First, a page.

Provider Directories: Litigation, Regulatory, and Operational Challenges
Since the implementation of the Affordable Care Act (ACA), millions of consumers have signed up for individual health insurance through the Centers for Medicare and Medicaid Services (CMS) Health Insurance Marketplace. Additionally, employer groups both large and small are increasingly asking health insurers to create health insurance products specific to their employees. As a result, health plans are creating new, contracted network offerings at an unprecedented rate. These range from higher-cost preferred provider organization (PPO) products with broad provider networks to products with narrow or tiered networks that boast lower premiums but provide limited choices of providers.
As the volume and variety of health insurance products increase to accommodate an expanding market, so do concerns about whether the contracted provider networks adequately serve their target insured population. Further, some consumers have complained that the provider network information provided to them by health plans is misleading and inaccurate. Lawsuits have been filed against health plans making these allegations. As a result, federal and state regulations have added more specificity around what constitutes an adequate provider network and have defined the information that a health plan is required to provide to consumers.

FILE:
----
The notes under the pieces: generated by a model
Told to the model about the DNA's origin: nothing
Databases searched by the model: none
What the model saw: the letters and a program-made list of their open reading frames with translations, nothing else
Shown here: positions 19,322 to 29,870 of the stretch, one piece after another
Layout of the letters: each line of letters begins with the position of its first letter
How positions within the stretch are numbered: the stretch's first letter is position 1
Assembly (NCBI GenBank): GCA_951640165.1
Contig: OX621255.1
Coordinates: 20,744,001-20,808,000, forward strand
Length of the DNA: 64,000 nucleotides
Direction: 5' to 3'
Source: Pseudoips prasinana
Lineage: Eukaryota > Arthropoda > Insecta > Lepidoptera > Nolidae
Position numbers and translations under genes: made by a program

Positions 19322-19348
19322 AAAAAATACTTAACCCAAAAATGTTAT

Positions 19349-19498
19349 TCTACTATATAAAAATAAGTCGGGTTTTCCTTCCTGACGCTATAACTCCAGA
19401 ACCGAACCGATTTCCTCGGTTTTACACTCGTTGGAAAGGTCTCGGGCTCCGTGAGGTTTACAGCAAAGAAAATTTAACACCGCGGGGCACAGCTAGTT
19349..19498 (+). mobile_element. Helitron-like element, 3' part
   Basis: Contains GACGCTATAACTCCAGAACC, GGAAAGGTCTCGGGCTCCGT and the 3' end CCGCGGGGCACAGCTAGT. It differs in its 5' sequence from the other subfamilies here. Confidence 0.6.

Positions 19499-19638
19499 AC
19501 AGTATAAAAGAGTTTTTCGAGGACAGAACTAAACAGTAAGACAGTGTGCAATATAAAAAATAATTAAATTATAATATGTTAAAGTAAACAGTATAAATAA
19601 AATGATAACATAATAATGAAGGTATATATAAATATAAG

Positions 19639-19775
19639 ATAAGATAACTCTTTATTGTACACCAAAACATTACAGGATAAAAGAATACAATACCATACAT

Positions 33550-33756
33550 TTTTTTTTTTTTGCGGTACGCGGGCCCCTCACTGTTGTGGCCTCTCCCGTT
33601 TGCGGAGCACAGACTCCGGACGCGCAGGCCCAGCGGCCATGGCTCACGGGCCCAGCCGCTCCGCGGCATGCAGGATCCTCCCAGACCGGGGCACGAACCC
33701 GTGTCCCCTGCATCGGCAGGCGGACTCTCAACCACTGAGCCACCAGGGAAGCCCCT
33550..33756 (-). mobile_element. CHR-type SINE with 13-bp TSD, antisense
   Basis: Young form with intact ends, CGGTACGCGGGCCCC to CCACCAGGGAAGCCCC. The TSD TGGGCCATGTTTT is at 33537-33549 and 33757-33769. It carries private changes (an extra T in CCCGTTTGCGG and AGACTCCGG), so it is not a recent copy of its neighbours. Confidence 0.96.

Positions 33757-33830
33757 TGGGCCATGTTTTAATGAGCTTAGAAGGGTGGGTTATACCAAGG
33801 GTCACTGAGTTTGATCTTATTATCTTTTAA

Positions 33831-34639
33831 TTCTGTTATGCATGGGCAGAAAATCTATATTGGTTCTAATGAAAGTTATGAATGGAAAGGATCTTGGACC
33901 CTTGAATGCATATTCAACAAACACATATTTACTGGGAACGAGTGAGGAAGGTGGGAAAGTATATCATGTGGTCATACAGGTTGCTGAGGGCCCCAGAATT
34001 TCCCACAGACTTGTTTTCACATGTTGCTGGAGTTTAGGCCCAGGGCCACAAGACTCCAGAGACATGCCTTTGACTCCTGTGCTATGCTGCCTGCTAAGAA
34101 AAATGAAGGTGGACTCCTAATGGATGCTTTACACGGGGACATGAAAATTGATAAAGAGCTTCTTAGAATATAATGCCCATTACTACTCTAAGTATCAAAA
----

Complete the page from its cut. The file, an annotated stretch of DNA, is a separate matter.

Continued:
These regulations require health insurers to maintain and provide consumers with an accurate listing of providers—both facilities and physicians—participating in their networks. This includes information about their location, specialty, hospital affiliation, and languages spoken. Consumers are entitled to have access to these provider directories both in hard-copy printed format and via a web-based provider search portal on a health insurer’s website. Although these regulations are intended to ensure that consumers are relying on accurate provider information, recent studies and reports indicate that health plans struggle to maintain accurate provider directories.